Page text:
“The entire garden was remade,” Mr. Guillot said. “They did a lot of infrastructure: More data lines and drainage lines and irrigation lines. The garden was removed and put back except for the biggest trees. So there was very little evidence of the old garden for a while, but one plant survived. We saved a Pope John Paul II rose. It was not in conflict with any of the planned infrastructure improvements, and it was fenced off.”
The rose was bred as a tribute to the first pope to visit the White House, Mr. Guillot said. It was the Jimmy Carter White House and the year was 1979.
“They’re gorgeous,” he said of Pope John Paul II roses. “It’s a very, very pretty rose. It’s happy in the climate. It’s very humid in Washington, and it responds in a favorable way to that kind of environment.”
The existing rose had been there about nine years, and Fowler’s supplied a second one that is now planted right next to it, he said.
The selections also include roses that had been on the Mellon list from before, but, Mr. Guillot pointed out, some of those are no longer available.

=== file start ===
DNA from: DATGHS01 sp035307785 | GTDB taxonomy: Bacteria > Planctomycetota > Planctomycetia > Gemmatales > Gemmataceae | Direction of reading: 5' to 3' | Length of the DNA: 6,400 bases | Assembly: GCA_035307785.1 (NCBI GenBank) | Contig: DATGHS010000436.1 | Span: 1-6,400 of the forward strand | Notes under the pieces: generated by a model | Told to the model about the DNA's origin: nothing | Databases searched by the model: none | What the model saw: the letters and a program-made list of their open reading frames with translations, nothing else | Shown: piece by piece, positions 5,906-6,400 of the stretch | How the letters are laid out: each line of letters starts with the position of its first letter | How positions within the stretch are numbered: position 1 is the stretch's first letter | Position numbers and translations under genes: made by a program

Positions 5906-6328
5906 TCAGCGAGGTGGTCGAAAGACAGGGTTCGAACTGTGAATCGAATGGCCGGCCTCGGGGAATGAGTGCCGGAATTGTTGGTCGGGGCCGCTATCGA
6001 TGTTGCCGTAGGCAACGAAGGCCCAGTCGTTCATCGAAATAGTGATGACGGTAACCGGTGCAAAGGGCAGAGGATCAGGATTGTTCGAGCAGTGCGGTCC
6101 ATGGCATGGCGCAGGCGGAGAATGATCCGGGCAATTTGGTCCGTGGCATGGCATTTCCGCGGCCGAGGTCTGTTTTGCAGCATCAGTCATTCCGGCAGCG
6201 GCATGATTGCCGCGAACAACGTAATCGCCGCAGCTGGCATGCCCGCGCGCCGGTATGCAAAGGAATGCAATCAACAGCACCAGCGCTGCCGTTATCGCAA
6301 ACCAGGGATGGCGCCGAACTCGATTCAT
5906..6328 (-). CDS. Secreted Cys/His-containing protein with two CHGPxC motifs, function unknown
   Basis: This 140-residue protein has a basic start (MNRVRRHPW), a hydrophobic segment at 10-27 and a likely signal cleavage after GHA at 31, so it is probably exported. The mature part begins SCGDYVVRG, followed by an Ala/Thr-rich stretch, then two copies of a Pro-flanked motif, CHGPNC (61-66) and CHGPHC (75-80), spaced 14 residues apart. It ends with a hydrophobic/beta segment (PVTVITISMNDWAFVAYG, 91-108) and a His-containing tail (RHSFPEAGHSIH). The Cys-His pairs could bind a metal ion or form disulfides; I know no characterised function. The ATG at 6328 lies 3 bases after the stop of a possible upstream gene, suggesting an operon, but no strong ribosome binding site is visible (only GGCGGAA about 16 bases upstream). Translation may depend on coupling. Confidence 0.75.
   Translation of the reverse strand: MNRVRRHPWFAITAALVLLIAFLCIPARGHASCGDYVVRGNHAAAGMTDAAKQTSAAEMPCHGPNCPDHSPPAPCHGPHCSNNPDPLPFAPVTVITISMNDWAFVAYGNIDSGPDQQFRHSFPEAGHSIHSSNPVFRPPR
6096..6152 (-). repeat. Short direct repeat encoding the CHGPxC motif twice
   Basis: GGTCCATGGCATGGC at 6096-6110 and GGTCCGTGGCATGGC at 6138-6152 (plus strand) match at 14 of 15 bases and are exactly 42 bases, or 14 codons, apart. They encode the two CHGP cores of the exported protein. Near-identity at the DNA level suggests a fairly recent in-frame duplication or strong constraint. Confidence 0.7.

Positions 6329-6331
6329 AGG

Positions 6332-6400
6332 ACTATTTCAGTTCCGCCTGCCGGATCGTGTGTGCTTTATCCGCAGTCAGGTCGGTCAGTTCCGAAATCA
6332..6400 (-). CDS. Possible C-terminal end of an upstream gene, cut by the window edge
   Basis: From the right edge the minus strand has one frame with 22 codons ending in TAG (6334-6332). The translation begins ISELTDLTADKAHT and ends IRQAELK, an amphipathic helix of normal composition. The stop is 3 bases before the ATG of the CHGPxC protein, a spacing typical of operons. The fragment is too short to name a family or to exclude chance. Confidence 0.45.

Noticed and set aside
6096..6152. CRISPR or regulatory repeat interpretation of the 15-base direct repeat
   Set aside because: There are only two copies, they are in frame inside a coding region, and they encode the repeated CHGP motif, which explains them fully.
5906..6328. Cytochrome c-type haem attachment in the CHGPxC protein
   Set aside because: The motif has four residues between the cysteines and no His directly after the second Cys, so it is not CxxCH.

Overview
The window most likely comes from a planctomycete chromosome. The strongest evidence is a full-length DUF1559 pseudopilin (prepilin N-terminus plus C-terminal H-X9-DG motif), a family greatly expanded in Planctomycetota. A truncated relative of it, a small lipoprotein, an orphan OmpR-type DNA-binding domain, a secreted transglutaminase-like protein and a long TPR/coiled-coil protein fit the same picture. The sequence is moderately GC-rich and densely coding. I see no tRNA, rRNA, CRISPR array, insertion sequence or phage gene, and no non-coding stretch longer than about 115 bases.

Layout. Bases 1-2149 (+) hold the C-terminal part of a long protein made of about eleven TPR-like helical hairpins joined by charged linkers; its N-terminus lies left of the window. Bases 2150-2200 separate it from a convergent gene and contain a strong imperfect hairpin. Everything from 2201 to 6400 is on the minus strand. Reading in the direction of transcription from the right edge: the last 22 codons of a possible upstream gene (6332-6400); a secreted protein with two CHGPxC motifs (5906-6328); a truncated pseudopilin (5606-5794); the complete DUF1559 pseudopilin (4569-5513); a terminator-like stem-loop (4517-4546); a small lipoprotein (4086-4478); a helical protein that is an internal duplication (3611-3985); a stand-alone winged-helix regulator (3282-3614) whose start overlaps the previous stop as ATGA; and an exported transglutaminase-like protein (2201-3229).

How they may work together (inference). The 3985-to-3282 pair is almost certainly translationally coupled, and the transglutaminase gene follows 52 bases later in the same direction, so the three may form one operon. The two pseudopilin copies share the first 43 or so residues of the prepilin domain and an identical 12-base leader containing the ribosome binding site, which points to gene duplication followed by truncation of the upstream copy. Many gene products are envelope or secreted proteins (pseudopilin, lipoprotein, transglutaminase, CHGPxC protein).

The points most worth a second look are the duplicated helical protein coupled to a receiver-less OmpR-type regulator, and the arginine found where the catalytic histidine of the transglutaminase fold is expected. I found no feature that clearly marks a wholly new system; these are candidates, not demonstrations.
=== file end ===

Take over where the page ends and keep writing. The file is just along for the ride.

In addition to the roses, the twin parterre beds also have spaces designated for annuals that “give a longer moment of color then the roses do,” he said, noting that the concept was also part of the Mellon design.
Roses look great in Washington, D.C., from May through July Fourth, then slow down in the summer heat, he explained. They come back again in mid-September and continue to give a show through October or November.
It was only Mr. Guillot, Ms. Fowler, her son, Ricky, and Ms. Healey who knew the purpose and the destiny of the roses when they were at the garden center.
On having a hand in something as nationally significant as the White House Rose Garden, Ms. Fowler said it’s an honor. She saw the rose garden while visiting the White House about 10 years ago, when it was not in bloom, and plans to go back there someday and bring her grandsons, just like she brought her son there before.